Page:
The other day a tennis partner told me that he’d recently reworked his serve. “I was trying to jump when I serve, the way the pros do, but at 37, I’m getting too old for that.”
Here’s the thing: despite the visual evidence above, the pros don’t jump. In order to hit a serve in excess of 125 miles per hour, they have to use the most powerful muscles in their bodies. Those are, by far, the muscles in their legs . So what a pro is trying to accomplish when he is serving is to use his lower body to thrust up, driving the upper body, including the arm holding the racket, into the ball with maximum force. It is perhaps a subtle distinction, but an important one. That their feet leave the ground on the serve is a byproduct of the forces at work, not the point of them. Amateurs who see the pros on TV will see the leap and try to imitate it by jumping first, then hitting the ball. This creates a serve that is almost impossible to time correctly, and does nothing to increase the force of the serve. They jump, then swing. Little or none of the force of the jump transmits to the service motion.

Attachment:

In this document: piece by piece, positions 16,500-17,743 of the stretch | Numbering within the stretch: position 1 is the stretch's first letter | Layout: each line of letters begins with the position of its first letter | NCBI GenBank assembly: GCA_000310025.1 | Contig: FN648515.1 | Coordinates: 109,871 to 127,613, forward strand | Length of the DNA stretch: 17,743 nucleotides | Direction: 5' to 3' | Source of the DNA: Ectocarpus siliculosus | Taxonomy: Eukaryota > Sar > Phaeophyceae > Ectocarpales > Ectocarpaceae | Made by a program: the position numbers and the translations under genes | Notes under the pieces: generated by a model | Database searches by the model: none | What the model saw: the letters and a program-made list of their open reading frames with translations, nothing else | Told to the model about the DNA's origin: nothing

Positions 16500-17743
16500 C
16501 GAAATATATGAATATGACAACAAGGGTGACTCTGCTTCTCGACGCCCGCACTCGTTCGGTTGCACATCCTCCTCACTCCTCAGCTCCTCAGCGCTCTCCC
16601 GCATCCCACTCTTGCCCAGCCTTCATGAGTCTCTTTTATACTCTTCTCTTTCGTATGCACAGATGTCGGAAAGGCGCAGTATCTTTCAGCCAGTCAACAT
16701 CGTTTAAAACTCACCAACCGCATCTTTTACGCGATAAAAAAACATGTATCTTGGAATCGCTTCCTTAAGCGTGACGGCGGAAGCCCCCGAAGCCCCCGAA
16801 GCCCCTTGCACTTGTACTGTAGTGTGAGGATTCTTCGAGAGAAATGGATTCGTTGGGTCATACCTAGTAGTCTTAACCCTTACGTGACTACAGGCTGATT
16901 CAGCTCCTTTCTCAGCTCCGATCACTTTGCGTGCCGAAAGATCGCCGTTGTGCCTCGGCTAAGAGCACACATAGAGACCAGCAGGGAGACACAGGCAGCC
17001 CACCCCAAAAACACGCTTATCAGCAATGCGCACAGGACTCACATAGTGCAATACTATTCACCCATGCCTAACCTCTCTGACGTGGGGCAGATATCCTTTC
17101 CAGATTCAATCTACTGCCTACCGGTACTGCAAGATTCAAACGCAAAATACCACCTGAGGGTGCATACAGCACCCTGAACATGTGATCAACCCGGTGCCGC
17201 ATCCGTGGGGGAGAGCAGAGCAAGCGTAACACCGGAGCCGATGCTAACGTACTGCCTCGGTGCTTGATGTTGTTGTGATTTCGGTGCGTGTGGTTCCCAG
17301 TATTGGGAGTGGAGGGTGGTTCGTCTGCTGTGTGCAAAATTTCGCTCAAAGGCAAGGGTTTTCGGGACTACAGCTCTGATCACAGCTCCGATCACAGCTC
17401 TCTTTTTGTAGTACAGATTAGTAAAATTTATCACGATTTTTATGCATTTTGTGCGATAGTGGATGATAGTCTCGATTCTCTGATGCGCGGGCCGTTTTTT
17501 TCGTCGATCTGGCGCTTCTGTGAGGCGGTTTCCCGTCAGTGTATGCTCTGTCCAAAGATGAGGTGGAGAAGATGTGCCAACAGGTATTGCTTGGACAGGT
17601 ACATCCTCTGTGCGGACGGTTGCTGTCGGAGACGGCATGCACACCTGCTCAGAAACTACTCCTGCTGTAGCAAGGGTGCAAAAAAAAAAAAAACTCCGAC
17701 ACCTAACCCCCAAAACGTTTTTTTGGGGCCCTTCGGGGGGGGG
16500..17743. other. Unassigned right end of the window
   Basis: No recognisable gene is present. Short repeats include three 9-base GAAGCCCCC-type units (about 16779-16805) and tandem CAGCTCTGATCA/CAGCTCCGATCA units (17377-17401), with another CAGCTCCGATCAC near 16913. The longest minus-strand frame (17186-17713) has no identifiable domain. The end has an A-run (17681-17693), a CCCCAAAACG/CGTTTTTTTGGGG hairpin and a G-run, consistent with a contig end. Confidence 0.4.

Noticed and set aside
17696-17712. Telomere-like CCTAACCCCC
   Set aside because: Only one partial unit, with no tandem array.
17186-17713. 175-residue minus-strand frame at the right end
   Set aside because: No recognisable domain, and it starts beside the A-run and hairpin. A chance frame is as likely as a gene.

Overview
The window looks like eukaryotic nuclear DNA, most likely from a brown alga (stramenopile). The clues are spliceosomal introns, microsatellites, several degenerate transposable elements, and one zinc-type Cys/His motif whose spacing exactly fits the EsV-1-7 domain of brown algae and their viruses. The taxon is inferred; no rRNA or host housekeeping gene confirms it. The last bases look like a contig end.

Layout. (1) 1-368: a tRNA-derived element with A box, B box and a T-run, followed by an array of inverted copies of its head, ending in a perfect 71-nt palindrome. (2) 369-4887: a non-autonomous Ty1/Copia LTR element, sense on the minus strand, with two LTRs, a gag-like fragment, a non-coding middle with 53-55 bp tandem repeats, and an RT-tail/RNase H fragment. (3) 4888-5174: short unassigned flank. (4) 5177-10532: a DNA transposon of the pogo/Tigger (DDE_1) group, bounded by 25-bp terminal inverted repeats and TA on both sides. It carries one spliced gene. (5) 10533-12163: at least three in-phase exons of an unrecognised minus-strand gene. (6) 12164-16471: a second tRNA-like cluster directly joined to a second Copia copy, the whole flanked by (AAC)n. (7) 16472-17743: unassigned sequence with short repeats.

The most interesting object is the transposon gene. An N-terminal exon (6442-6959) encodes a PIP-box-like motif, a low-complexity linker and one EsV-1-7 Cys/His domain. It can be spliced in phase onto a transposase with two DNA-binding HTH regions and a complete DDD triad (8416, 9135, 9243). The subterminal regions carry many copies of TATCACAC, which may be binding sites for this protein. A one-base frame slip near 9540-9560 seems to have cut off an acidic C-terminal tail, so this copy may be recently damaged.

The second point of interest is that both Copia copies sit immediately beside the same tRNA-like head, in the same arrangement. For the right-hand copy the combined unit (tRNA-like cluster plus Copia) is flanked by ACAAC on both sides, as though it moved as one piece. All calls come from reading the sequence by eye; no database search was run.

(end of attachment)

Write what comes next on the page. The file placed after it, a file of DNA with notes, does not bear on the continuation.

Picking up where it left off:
As soon as this occurred to me, I realized its connection to my previous post. I was talking about why it is that when a writer is trying to write powerfully, that writer fails miserably. Good writing is simply the ability to focus on a powerful idea or image and find the most effective possible way to convey it. The power is in the idea itself, and only purpose of the writing is to insure that that power is conveyed fully and succinctly to the reader.
In an almost identical sense, the impressive leap skyward of a great tennis serve is not about leaving the ground, but the ability of that upward thrust of hamstring, quad and calf muscles to communicate power to the swinging arm. In fact in tennis, just as in writing, the less tension and conscious effort in the motion, the bigger the serve.